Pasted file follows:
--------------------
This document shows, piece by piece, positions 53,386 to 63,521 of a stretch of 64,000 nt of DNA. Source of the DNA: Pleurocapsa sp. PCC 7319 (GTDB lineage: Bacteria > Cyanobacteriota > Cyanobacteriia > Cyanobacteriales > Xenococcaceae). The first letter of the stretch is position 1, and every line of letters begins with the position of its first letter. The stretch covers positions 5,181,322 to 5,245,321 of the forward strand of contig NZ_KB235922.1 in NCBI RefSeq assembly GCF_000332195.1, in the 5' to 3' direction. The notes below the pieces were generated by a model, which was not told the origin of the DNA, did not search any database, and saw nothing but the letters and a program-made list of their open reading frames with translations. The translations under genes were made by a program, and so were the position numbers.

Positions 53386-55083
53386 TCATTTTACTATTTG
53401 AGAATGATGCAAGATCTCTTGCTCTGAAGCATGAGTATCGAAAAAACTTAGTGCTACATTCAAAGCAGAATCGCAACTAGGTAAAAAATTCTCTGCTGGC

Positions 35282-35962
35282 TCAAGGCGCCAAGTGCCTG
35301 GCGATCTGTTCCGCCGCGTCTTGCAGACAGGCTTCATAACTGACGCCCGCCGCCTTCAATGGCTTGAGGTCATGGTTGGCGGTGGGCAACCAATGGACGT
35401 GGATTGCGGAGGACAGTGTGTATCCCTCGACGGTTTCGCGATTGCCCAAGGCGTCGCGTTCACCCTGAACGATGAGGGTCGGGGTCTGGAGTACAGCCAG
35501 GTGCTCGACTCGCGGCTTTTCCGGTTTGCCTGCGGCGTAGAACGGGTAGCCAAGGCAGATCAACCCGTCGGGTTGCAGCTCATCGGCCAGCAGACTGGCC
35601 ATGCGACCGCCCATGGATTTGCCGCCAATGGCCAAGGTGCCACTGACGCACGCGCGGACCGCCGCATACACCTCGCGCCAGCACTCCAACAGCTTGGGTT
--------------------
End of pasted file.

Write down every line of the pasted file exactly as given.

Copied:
This document shows, piece by piece, positions 53,386 to 63,521 of a stretch of 64,000 nt of DNA. Source of the DNA: Pleurocapsa sp. PCC 7319 (GTDB lineage: Bacteria > Cyanobacteriota > Cyanobacteriia > Cyanobacteriales > Xenococcaceae). The first letter of the stretch is position 1, and every line of letters begins with the position of its first letter. The stretch covers positions 5,181,322 to 5,245,321 of the forward strand of contig NZ_KB235922.1 in NCBI RefSeq assembly GCF_000332195.1, in the 5' to 3' direction. The notes below the pieces were generated by a model, which was not told the origin of the DNA, did not search any database, and saw nothing but the letters and a program-made list of their open reading frames with translations. The translations under genes were made by a program, and so were the position numbers.

Positions 53386-55083
53386 TCATTTTACTATTTG
53401 AGAATGATGCAAGATCTCTTGCTCTGAAGCATGAGTATCGAAAAAACTTAGTGCTACATTCAAAGCAGAATCGCAACTAGGTAAAAAATTCTCTGCTGGC

Positions 35282-35962
35282 TCAAGGCGCCAAGTGCCTG
35301 GCGATCTGTTCCGCCGCGTCTTGCAGACAGGCTTCATAACTGACGCCCGCCGCCTTCAATGGCTTGAGGTCATGGTTGGCGGTGGGCAACCAATGGACGT
35401 GGATTGCGGAGGACAGTGTGTATCCCTCGACGGTTTCGCGATTGCCCAAGGCGTCGCGTTCACCCTGAACGATGAGGGTCGGGGTCTGGAGTACAGCCAG
35501 GTGCTCGACTCGCGGCTTTTCCGGTTTGCCTGCGGCGTAGAACGGGTAGCCAAGGCAGATCAACCCGTCGGGTTGCAGCTCATCGGCCAGCAGACTGGCC
35601 ATGCGACCGCCCATGGATTTGCCGCCAATGGCCAAGGTGCCACTGACGCACGCGCGGACCGCCGCATACACCTCGCGCCAGCACTCCAACAGCTTGGGTT